Saturday, July 30, 2005

The Search For Moderate Muslims

The support and assistance of moderate, tolerant Muslims would go a long way in the war against Islamists. Since the terrorist attacks in London and Egypt, there have been more reports of Muslims speaking out against terrorism. Of course it is important for them to denounce the terrorists and their ideology, rather than just terrorist acts.

It is encouraging to hear this:
Moderate Moslem voices are now being heard, which is a major victory in the war on terror. Since the emergence of radical Islamic terrorism in the 1990s, one of the major failures of religious and political leadership in the world's Moslem community has been their apparent unwillingness to openly criticize fellow Moslems. While this reticence is not unknown in the leadership of other religions plagued by radical extremists, given the strength and lethality of Moslem radicals, this failure to openly confront the extremists has led to considerable public outcry in the non-Moslem world. Of late, however, there are indications that Islamic religious leaders are becoming increasingly aware of how their failure to speak up has served only to encourage the radicals, while further discrediting Islam in the world at large. For some time now Afghan and Iraqi clerics been speaking up, often at considerable personal risk. By ones estimate some 200 Moslem clerics have been slain in the past year or so because they spoke out. And of late, other voices have been raised as well.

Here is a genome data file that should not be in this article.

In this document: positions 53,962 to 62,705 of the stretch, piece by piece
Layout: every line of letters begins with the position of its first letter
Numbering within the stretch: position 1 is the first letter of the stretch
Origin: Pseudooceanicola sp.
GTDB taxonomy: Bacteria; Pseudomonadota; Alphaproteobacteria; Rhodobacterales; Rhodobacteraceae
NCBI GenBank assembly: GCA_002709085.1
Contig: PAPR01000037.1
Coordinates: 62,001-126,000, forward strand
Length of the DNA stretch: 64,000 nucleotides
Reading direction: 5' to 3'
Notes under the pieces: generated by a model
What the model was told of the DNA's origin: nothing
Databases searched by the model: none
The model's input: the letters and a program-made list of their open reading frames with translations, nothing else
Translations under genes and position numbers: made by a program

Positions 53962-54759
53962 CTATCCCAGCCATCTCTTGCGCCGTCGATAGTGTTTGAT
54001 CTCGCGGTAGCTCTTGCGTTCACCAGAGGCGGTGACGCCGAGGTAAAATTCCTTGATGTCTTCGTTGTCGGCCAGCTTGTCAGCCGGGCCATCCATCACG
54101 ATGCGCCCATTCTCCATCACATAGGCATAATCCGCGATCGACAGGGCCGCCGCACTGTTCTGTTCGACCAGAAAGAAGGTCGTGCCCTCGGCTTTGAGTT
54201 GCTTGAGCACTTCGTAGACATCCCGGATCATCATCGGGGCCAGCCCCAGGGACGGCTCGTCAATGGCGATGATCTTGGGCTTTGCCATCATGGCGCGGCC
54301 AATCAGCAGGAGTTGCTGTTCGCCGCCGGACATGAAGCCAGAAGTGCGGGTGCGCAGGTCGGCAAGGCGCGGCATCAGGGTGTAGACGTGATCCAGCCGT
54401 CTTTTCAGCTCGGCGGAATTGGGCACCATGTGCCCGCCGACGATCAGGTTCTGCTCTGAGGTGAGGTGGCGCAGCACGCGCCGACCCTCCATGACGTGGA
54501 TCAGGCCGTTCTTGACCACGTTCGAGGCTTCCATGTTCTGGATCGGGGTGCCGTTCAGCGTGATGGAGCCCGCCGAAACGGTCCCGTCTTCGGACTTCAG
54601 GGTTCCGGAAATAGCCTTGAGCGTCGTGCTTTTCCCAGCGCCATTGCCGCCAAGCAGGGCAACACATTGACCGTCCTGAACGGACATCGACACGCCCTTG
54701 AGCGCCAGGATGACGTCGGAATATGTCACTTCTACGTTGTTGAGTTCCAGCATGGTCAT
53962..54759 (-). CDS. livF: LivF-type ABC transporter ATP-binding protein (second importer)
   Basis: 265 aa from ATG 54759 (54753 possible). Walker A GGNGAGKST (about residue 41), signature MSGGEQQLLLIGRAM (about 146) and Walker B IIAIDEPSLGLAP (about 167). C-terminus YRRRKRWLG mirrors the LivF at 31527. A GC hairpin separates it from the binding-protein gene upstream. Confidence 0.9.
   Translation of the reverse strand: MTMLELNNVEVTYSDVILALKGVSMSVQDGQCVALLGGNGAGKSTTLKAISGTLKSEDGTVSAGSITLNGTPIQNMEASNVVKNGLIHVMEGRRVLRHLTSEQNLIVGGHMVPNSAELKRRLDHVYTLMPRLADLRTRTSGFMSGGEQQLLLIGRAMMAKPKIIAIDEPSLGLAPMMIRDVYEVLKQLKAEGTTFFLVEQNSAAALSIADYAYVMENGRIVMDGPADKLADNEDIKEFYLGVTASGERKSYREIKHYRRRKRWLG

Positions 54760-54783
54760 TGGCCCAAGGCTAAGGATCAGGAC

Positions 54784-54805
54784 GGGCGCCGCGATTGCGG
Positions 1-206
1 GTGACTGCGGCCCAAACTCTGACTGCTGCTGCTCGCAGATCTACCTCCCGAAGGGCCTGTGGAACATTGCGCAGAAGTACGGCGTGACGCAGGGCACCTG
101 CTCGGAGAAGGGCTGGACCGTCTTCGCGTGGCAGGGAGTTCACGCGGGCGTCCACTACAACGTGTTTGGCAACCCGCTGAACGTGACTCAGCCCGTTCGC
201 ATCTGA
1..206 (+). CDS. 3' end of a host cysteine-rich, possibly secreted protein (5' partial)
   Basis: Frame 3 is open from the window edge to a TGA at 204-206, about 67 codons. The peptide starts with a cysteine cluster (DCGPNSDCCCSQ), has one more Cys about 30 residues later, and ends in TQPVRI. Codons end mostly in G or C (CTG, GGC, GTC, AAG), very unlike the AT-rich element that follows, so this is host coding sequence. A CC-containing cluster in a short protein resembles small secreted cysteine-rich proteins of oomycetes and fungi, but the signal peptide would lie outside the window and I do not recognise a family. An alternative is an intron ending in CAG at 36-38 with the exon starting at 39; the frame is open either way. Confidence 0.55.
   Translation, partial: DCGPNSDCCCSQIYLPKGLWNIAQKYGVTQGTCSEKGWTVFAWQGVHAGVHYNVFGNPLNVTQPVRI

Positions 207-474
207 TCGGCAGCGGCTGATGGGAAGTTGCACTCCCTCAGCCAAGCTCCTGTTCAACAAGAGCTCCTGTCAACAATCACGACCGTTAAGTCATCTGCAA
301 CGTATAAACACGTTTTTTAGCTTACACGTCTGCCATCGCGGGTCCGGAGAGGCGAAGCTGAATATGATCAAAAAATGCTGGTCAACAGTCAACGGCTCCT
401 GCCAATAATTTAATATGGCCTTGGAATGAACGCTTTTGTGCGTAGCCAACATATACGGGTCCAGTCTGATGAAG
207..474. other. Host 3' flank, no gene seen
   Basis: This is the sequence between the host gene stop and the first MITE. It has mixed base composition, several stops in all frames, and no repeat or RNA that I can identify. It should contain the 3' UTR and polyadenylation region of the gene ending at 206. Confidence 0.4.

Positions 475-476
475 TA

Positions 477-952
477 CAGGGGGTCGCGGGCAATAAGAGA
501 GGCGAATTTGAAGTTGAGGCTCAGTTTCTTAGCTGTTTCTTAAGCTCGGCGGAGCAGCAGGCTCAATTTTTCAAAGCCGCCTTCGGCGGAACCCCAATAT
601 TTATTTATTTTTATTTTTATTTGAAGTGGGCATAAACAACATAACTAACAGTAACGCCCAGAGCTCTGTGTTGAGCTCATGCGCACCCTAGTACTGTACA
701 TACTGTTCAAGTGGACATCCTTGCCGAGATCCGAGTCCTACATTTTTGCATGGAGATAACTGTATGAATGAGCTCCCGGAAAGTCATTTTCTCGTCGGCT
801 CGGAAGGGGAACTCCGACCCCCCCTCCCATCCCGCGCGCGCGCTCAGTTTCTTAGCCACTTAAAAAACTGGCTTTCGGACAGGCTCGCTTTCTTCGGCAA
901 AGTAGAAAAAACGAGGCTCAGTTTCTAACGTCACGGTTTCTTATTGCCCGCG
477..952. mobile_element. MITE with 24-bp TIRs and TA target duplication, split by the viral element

In Britain, the Moslem Council of Britain has strongly condemned the recent attacks in London, one spokesman stating "These terrorists, these evil people want to demoralize us as a nation and divide us. All must unite in helping the police to hunt these murderers down."
Unfortunately, whenever I start to feel optimistic, I find that there are still too may people like this:
The most senior Islamic cleric in Birmingham claimed yesterday that Muslims were being unjustly blamed in the war on terrorism and that the eight suspects in the two bombing attacks on London "could have been innocent passengers".

Mohammad Naseem, the chairman of the city's central mosque, called Tony Blair a "liar" and "unreliable witness" and questioned whether CCTV footage issued of the suspected bombers was of the perpetrators.

He said that Muslims "all over the world have never heard of an organisation called al-Qa'eda".
What else is there to know about Mr. Naseem? He "is one of the most respected Muslims in the city and is considered a moderate."

Isn't that comforting?